Maldives seeks diplomatic solution to Chinese debt burden
The Maldives is seeking a “diplomatic” solution to restructure its Chinese debt as the small but strategically located atoll nation struggles with repayments, the foreign ministry said.
Former strongman president Abdulla Yameen relied heavily on Beijing to provide financial support during his five-year term and his successor’s party has accused China of land grabbing in the country.
Foreign Minister Abdulla Shahid told reporters on Thursday that China was a generous donor, but the previous Maldivian government had borrowed heavily without adequate provision for repayments.
Speaking in Colombo, the capital of Sri Lanka, he said direct loans as well as government guarantees to state-owned companies on their loans from China amount to around $1.4 billion in debt.
It is a heavy burden, he said, for the nation of 340,000 Sunni Muslims.
“The borrowings of the previous government (of President Abdulla Yameen) were unreasonable and got us into trouble,” Shahid said. “But, we can solve this mess through diplomatic means.”
The pro-Beijing Yameen was last month jailed for five years and fined $5 million for corruption during his tenure which ended late last year.
“We may have debt restructuring in the future. I am in contact with the Chinese government and I am confident that we can reach a diplomatic agreement.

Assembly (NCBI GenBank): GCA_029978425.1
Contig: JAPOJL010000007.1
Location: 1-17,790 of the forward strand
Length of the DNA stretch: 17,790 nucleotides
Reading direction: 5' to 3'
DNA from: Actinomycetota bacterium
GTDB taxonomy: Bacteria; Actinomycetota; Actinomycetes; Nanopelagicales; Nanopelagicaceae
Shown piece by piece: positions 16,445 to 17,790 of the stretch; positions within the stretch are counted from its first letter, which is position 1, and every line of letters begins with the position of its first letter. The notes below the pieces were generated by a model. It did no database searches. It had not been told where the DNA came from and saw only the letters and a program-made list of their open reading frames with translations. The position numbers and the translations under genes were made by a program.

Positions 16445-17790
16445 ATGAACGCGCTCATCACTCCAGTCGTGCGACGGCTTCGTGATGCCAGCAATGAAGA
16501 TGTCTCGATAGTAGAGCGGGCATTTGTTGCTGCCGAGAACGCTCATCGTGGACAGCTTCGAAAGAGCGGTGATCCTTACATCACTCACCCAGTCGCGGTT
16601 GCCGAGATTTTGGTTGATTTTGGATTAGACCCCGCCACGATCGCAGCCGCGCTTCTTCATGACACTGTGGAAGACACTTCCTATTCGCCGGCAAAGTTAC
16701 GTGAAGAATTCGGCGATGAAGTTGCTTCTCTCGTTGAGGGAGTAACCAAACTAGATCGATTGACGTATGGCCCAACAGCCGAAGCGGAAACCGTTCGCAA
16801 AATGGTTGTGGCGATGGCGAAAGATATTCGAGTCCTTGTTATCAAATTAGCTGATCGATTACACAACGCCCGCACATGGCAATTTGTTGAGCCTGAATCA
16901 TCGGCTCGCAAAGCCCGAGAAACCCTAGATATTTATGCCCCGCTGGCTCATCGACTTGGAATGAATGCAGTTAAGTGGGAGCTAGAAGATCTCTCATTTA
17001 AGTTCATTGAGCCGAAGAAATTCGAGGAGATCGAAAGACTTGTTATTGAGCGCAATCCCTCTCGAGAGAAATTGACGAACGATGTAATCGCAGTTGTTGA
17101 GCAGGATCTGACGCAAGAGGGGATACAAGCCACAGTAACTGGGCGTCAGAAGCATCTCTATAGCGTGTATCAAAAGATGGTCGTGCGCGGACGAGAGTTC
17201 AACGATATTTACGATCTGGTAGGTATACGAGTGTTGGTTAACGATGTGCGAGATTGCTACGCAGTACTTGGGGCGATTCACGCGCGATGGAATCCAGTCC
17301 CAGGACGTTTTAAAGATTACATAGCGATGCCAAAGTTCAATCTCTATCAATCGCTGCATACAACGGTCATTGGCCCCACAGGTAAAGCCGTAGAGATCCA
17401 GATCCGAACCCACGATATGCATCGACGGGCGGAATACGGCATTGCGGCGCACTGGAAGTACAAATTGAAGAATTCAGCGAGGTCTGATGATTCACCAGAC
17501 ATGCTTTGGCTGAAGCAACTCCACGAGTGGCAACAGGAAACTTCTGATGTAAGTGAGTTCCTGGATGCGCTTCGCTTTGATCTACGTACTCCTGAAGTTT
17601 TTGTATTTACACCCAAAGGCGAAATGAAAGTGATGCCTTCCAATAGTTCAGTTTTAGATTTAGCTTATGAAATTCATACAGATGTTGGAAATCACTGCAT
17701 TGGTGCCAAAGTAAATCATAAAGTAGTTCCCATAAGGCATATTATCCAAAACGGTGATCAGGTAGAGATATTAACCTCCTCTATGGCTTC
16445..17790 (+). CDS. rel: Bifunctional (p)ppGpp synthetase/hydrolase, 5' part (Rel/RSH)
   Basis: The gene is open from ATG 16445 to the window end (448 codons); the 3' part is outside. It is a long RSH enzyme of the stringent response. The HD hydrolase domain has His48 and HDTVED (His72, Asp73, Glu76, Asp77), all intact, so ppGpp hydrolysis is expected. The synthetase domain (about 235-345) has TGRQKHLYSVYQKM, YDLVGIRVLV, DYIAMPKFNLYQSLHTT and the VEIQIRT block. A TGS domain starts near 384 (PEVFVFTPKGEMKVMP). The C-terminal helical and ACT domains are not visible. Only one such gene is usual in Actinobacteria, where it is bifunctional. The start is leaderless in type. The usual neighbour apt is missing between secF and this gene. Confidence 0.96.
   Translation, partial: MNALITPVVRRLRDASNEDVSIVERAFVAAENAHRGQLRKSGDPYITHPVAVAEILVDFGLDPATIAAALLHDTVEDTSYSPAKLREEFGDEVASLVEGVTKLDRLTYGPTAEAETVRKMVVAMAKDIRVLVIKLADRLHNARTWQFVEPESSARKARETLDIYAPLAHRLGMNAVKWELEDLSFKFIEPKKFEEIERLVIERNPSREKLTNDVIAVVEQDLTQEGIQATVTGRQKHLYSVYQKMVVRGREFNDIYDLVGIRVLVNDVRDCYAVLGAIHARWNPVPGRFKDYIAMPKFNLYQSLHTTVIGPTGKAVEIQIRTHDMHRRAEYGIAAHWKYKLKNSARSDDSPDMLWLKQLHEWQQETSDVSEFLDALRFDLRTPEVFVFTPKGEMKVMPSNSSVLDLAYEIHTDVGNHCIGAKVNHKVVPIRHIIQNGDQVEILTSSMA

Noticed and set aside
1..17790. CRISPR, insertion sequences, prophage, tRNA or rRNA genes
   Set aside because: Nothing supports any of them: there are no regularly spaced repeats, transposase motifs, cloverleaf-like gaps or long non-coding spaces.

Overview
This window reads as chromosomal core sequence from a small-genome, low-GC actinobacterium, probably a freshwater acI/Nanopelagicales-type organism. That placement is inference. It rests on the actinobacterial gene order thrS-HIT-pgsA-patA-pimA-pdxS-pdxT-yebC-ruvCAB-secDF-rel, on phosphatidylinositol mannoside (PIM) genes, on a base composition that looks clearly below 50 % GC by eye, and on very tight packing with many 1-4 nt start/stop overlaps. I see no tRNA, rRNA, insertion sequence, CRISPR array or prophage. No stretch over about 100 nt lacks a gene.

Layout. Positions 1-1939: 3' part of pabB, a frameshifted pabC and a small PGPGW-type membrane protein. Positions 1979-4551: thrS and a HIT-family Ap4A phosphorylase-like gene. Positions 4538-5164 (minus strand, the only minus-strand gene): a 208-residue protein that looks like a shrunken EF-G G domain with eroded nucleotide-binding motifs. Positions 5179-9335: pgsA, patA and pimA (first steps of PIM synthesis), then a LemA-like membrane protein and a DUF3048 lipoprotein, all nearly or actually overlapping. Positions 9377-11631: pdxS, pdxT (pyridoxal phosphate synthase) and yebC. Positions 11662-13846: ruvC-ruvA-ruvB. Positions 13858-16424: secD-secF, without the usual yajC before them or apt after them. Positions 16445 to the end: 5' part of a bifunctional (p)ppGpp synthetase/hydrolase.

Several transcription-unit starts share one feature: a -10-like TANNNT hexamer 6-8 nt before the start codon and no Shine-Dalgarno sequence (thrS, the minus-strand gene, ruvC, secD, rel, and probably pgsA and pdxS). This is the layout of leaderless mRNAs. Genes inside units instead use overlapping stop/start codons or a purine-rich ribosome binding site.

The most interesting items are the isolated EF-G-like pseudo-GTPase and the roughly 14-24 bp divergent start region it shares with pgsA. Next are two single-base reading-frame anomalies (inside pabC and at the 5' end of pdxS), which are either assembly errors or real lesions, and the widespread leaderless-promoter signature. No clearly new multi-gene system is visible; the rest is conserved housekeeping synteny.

Shahid is visiting Sri Lanka for talks with Sri Lanka’s new leaders – President Gotabaya Rajapaksa and his brother Prime Minister Mahinda – who also borrowed heavily from China during their previous term between 2005 and 2015.
The former Sri Lankan government handed over control of the port of Hambantota in the south of the island to a Chinese company on a 99-year lease in December 2017.
He said he was unable to repay a $1.4 billion debt from Beijing to build the loss-making port.
The port was one of a series of infrastructure projects in Asia, Africa and Europe funded under China’s Belt and Road initiative, which critics say is burdening nations with debt.
The new president has publicly stated that he opposes ceding control of a strategic asset to China and has said he wants the deal to be renegotiated. He did not give details.